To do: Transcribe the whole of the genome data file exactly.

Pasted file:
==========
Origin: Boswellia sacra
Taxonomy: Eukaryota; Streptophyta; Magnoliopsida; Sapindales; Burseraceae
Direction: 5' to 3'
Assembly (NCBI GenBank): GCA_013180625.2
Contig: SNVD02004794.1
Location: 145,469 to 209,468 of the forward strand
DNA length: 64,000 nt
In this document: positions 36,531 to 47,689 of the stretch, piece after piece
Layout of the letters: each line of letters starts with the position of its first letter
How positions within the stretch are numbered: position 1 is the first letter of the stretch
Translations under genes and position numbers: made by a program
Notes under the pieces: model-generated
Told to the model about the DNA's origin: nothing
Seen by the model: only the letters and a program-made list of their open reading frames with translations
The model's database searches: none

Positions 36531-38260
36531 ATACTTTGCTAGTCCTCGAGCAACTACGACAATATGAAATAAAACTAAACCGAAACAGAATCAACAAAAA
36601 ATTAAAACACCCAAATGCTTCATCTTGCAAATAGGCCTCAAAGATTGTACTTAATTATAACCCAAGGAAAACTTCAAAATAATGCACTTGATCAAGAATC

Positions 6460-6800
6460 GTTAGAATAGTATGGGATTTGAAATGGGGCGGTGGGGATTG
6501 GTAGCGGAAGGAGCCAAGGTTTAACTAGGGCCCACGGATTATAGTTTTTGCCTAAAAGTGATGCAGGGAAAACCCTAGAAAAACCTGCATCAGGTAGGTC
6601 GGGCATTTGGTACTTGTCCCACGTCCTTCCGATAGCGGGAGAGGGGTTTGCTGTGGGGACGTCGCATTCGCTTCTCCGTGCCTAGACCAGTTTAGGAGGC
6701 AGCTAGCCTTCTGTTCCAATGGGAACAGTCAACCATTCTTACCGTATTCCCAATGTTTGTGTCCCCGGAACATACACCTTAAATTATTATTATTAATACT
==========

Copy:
Origin: Boswellia sacra
Taxonomy: Eukaryota; Streptophyta; Magnoliopsida; Sapindales; Burseraceae
Direction: 5' to 3'
Assembly (NCBI GenBank): GCA_013180625.2
Contig: SNVD02004794.1
Location: 145,469 to 209,468 of the forward strand
DNA length: 64,000 nt
In this document: positions 36,531 to 47,689 of the stretch, piece after piece
Layout of the letters: each line of letters starts with the position of its first letter
How positions within the stretch are numbered: position 1 is the first letter of the stretch
Translations under genes and position numbers: made by a program
Notes under the pieces: model-generated
Told to the model about the DNA's origin: nothing
Seen by the model: only the letters and a program-made list of their open reading frames with translations
The model's database searches: none

Positions 36531-38260
36531 ATACTTTGCTAGTCCTCGAGCAACTACGACAATATGAAATAAAACTAAACCGAAACAGAATCAACAAAAA
36601 ATTAAAACACCCAAATGCTTCATCTTGCAAATAGGCCTCAAAGATTGTACTTAATTATAACCCAAGGAAAACTTCAAAATAATGCACTTGATCAAGAATC

Positions 6460-6800
6460 GTTAGAATAGTATGGGATTTGAAATGGGGCGGTGGGGATTG
6501 GTAGCGGAAGGAGCCAAGGTTTAACTAGGGCCCACGGATTATAGTTTTTGCCTAAAAGTGATGCAGGGAAAACCCTAGAAAAACCTGCATCAGGTAGGTC
6601 GGGCATTTGGTACTTGTCCCACGTCCTTCCGATAGCGGGAGAGGGGTTTGCTGTGGGGACGTCGCATTCGCTTCTCCGTGCCTAGACCAGTTTAGGAGGC
6701 AGCTAGCCTTCTGTTCCAATGGGAACAGTCAACCATTCTTACCGTATTCCCAATGTTTGTGTCCCCGGAACATACACCTTAAATTATTATTATTAATACT